Winner of the Whitbread Book of the Year Award
Finalist for the Man Booker Prize
Ono, an artist who had put his work in the service of the imperialist movement that led Japan into World War II, struggles through the devastation of that war. His memories of his youth and of the "floating world"—the nocturnal realm of pleasure, entertainment, and drink—offer him both escape and redemption, even as they punish him for betraying his early promise as an artist. Drifting in disgrace in postwar Japan, he relives the passage through his personal history that makes him both a hero and a coward.
"Good writers abound—good novelists are very rare. Kazuo Ishiguro is that rarity. . . . An Artist of the Floating World is the kind [of book] that stretches the reader's awareness, teaching him to read more perceptively." —The New York Times Book Review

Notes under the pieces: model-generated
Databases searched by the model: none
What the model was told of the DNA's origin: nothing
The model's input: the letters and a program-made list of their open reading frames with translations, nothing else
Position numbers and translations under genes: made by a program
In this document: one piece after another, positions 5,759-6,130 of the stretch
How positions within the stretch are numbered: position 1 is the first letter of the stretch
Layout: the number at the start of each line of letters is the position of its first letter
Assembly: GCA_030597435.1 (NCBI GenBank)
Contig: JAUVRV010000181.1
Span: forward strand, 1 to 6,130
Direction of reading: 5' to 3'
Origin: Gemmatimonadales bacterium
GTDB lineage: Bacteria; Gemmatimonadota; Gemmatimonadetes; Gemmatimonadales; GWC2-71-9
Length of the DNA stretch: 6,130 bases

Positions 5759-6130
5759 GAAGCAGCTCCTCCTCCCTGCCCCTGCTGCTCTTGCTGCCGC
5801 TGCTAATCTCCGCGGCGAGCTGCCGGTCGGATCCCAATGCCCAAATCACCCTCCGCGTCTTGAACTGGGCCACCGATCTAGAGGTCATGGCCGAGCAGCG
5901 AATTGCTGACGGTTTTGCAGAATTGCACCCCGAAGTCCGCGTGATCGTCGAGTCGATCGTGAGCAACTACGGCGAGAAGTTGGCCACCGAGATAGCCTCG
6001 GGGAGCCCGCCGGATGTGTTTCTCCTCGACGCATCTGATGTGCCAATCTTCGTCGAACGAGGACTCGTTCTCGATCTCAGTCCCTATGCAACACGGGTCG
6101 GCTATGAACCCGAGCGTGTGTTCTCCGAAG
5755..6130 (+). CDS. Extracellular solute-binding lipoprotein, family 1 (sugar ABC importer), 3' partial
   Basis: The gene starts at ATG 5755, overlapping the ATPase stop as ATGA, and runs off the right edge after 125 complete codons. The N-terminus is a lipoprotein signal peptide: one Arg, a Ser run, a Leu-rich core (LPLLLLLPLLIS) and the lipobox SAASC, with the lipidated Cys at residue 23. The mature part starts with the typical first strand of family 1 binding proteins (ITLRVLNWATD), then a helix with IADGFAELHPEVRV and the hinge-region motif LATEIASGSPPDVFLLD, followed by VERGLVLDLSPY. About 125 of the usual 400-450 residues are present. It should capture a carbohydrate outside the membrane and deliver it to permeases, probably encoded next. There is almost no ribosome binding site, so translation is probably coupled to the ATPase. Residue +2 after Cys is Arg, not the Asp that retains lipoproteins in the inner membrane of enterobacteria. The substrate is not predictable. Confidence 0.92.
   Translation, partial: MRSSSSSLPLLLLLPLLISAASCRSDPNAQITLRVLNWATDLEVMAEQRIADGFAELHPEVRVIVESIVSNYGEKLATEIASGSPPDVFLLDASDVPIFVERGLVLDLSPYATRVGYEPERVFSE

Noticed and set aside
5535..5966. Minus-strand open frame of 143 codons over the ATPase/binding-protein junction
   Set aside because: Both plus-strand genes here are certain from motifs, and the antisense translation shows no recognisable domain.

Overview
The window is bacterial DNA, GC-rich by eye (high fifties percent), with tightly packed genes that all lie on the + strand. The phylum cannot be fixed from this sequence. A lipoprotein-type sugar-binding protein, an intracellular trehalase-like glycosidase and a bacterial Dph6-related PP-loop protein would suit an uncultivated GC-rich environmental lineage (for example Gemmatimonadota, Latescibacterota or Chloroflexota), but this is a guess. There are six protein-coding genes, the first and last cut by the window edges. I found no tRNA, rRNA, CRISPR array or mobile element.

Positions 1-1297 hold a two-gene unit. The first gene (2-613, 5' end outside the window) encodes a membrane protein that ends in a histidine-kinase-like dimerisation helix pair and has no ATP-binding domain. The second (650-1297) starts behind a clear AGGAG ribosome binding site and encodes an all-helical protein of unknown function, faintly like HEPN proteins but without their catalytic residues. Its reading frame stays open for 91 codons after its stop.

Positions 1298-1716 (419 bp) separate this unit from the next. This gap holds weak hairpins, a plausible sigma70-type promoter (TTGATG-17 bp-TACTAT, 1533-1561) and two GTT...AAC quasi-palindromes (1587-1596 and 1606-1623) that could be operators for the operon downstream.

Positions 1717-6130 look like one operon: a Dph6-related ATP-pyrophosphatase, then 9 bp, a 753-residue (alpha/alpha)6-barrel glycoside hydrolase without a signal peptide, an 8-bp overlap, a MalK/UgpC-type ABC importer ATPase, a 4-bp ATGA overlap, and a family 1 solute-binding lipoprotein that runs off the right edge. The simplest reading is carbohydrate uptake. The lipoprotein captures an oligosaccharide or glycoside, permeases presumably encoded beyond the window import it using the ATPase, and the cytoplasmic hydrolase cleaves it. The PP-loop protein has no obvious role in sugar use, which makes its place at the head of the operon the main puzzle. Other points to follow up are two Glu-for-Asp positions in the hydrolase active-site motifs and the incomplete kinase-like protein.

NOMINEE - ALA Best Books for Young Adults
WINNER 1986 - Whitbread Book of the Year
FINALIST 1986 - Man Booker Prize
Kazuo Ishiguro was born in Nagasaki, Japan, in 1954 and moved to Britain at the age of five. He is the author of five novels, including The Remains of the Day, an international bestseller that won the Booker Prize and was adapted into an award-winning film. Ishiguro's work has been translated into twenty-eight languages. In 1995, he received an Order of the British Empire for service to literature, and in 1998 was named a Chevalier de l'Ordre des Arts et des Lettres by the French government. He lives in London with his wife and daughter.